The Risk of Cross-Infection when Marking Surgical Patients Prior to Surgery – Review of Two Types of Marking Pens

Department of Orthopaedics, Leighton Hospital, Crewe, Cheshire, UK.
Annals of The Royal College of Surgeons of England (Impact Factor: 1.27). 04/2007; 89(3):226-8. DOI: 10.1308/003588407X168406
Source: PubMed


Two types of marker pens were compared to find whether they produced different risks of infection transmission over different time intervals.
Twenty-four patients were marked according to the type of surgery: each had a set of new dry white-board marker (DWM) and a permanent marker (PM) pen. Once used, their tips were used to inoculate blood agar plates at different time intervals.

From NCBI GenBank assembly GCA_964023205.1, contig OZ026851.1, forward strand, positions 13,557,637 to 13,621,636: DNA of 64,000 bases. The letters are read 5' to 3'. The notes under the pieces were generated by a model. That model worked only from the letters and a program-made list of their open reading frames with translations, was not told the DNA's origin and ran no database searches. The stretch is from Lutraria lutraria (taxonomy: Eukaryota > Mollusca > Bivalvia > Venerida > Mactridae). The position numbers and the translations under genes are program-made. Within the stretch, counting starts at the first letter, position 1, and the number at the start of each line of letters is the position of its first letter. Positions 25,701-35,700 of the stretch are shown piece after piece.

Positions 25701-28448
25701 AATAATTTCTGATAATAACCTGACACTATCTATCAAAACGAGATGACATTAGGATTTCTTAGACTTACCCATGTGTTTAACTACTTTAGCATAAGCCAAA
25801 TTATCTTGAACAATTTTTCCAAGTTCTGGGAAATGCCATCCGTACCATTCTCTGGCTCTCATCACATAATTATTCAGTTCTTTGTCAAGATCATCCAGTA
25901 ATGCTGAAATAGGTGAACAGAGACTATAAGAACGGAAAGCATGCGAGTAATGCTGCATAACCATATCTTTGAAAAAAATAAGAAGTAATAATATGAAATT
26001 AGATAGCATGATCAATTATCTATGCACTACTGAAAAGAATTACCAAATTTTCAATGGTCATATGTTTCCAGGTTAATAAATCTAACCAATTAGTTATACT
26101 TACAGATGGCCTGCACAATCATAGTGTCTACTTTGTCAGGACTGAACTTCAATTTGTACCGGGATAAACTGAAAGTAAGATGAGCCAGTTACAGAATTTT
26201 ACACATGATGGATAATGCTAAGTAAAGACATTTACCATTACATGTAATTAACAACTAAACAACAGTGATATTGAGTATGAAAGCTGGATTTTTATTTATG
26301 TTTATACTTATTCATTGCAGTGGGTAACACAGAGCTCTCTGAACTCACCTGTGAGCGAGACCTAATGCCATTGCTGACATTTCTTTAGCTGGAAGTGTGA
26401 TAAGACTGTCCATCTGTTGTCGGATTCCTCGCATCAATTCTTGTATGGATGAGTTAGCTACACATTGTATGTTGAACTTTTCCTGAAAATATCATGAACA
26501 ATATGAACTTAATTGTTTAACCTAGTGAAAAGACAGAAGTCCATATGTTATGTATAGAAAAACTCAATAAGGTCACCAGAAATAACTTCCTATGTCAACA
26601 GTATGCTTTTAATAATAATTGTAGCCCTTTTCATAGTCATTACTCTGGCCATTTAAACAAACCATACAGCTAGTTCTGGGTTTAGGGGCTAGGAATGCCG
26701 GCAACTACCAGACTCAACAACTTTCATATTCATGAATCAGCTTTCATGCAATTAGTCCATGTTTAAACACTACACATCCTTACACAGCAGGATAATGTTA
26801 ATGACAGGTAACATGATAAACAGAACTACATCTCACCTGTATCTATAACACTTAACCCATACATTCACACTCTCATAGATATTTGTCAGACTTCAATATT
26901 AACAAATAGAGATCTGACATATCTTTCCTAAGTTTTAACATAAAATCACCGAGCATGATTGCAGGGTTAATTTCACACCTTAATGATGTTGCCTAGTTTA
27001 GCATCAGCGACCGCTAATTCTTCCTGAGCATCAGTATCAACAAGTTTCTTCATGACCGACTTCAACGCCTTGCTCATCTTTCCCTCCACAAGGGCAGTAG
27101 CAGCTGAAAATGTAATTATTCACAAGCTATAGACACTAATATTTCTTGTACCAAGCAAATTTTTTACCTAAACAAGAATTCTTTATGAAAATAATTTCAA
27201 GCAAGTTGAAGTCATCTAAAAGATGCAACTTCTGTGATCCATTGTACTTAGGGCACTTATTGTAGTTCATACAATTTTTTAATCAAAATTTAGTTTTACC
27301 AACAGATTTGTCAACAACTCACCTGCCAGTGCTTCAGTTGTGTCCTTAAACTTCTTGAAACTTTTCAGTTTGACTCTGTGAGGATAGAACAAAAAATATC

At 0 min, 96% of the DWM pens and 29% of the PM pens were positive of growth. At 3 and 10 min, all of the DWM pens remained positive. The rate dropped to 16.67% in 3 min down to none at 10 min for the PM pens.
DWM pens carry a significant risk of transmitting infection between patients. It is recommended that they are not used in marking. PM pens should not be used between patients in less than a 10-min interval.

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